The Great Debate

Top 5 political predictions for 2015

By Bill Schneider
December 16, 2014

Hillary Clinton speaks on "Smart Power: Security Through Inclusive Leadership"  at Georgetown University in Washington

1. The Obama boom will finally arrive.  Only it will be more like a boomlet.

Americans have been waiting for the boom since they elected President Barack Obama in the teeth of the 2008 financial meltdown. After all, we elected Ronald Reagan during an economic downturn in 1980, and by his second term, the economy had turned around (“Morning in America”).  We elected Bill Clinton in an economic downturn in 1992, and by his second term, the economy had come roaring back (the “dot-com boom,” now known as the “dot-com bubble”).  Now we’re deep into Obama’s second term. Where’s da boom?

Manufacturing’s false promise of a decent payday

By Catherine Ruckelshaus and Sarah Leberstein
November 26, 2014

An employee works on the assembly line at the General Motors plant in Asaka

Manufacturing, economists say, is the key to our nation’s economic recovery.  

from Anatole Kaletsky:

Why political gridlock works for the U.S. economy, but not for Japan or EU

By Anatole Kaletsky
November 7, 2014

U.S. President Obama hosts a luncheon for bi-partisan Congressional leaders in the Old Family Dining Room at the White House in Washington

Is gridlocked government a betrayal of democracy? Or does it allow citizens to get on with their lives and businesses, unencumbered by meddlesome politicians?

from Nicholas Wapshott:

Yellen shows her hand

By Nicholas Wapshott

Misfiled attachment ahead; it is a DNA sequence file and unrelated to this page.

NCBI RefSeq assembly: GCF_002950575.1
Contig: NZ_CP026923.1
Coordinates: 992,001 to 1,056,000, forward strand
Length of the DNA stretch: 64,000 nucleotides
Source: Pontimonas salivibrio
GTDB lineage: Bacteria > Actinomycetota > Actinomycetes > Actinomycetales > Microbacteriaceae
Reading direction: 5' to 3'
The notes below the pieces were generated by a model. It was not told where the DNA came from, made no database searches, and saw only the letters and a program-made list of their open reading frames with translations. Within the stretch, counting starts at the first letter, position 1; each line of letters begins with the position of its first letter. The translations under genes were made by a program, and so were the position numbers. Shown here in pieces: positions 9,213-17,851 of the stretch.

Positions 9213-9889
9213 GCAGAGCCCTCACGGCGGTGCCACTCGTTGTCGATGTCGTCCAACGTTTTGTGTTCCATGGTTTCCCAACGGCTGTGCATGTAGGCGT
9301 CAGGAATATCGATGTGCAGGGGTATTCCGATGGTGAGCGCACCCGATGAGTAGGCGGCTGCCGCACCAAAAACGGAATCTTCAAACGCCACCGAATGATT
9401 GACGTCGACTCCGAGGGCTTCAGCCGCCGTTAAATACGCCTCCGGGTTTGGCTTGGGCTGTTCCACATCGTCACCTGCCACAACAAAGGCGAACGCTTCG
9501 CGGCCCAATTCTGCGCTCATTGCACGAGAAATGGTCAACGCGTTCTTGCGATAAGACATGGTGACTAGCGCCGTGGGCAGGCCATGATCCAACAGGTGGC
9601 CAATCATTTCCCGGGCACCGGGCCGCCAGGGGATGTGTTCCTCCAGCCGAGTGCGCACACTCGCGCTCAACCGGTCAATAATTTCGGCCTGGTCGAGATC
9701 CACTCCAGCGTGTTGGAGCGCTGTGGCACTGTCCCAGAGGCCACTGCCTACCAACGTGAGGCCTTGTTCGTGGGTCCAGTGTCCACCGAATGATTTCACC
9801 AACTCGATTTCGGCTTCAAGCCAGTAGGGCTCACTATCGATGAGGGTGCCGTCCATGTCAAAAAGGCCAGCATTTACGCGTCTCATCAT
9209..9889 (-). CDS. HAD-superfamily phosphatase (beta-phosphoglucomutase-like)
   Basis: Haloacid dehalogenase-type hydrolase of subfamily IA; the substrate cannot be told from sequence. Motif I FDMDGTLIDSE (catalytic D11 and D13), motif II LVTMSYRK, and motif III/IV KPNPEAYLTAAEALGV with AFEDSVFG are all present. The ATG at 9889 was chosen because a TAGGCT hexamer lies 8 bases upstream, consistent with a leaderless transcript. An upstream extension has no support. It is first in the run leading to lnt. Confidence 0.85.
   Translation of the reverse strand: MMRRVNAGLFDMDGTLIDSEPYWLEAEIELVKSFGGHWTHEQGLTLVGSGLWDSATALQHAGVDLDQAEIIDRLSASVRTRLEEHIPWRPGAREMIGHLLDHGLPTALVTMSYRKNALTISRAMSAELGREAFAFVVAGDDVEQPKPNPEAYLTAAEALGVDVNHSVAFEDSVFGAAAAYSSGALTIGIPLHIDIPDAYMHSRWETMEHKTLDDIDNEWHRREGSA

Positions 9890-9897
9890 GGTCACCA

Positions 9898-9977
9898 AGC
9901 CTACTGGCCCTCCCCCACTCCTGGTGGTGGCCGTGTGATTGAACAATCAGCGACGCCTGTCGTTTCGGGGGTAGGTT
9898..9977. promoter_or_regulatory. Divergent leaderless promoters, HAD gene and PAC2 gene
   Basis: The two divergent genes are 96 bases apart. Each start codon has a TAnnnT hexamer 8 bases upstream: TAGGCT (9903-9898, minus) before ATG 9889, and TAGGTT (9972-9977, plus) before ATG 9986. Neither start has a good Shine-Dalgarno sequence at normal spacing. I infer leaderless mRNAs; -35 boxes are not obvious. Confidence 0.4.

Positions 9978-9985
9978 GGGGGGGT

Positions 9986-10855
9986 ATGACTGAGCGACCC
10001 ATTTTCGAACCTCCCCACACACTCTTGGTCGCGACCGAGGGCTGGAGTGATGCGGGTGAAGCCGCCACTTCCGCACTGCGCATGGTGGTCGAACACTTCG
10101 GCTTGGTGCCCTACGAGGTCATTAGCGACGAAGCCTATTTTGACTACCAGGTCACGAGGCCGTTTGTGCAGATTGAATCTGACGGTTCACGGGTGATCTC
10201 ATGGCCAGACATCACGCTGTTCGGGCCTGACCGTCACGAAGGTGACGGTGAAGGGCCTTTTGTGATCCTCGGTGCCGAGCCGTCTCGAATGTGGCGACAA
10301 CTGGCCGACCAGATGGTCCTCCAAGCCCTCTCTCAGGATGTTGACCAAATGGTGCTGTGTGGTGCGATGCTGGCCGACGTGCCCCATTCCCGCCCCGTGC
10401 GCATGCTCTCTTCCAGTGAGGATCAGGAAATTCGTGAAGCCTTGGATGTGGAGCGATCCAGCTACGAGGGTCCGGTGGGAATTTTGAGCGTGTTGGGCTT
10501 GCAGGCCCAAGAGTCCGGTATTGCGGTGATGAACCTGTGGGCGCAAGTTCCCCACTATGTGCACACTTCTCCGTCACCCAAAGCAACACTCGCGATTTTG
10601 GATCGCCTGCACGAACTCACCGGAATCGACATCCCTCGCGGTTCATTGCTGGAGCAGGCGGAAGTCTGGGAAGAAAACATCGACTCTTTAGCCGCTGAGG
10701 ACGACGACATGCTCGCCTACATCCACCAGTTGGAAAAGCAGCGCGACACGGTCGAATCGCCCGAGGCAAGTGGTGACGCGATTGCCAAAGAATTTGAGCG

April 19, 2014

The difference between the Federal Reserve Board of Chairwoman Janet Yellen and that of her immediate predecessor Ben Bernanke is becoming clear. No more so than in their approach to the problem of joblessness.

from Nicholas Wapshott:

The EU-U.S. love-hate relationship

By Nicholas Wapshott
April 11, 2014

The elaborate gavotte between the American and European economies continues.

While the Federal Reserve has begun to wind down its controversial quantitative easing (QE) program, the European Central Bank (ECB) the federal reserve of the eurozone, has announced it is considering a QE program of its own.

Obama: Ineffectually Challenged

By Bill Schneider
April 2, 2014

President Barack Obama is in a funk. Americans are coming to see the president as ineffectual. That is a dangerous perception.

U.S. power: Down but still unrivaled

By Glenn Hubbard and Tim Kane
May 21, 2013

This essay is adapted from the author’s new bookBalance: The Economics of Great Powers from Ancient Rome to Modern America.”

Why public debt is not like credit card debt

By Robert Kuttner
January 14, 2013

One big part of the well-financed campaign for economic austerity is the contention that the public debt is like a national credit card. If we keep charging on it, the argument goes, we’ll get overwhelmed with interest costs, suffer a reduced standard of living and, pretty soon, go bankrupt.

from The Great Debate UK:

Fiscal cliff deal is depressingly European

January 4, 2013

--Laurence Copeland is a professor of finance at Cardiff University Business School. The opinions expressed are his own.--

The myth of America’s decline

By Michael Moran
April 12, 2012

This is an excerpt from “The Reckoning: Debt, Democracy and the Future of American Power,” published this week by Palgrave Macmillan.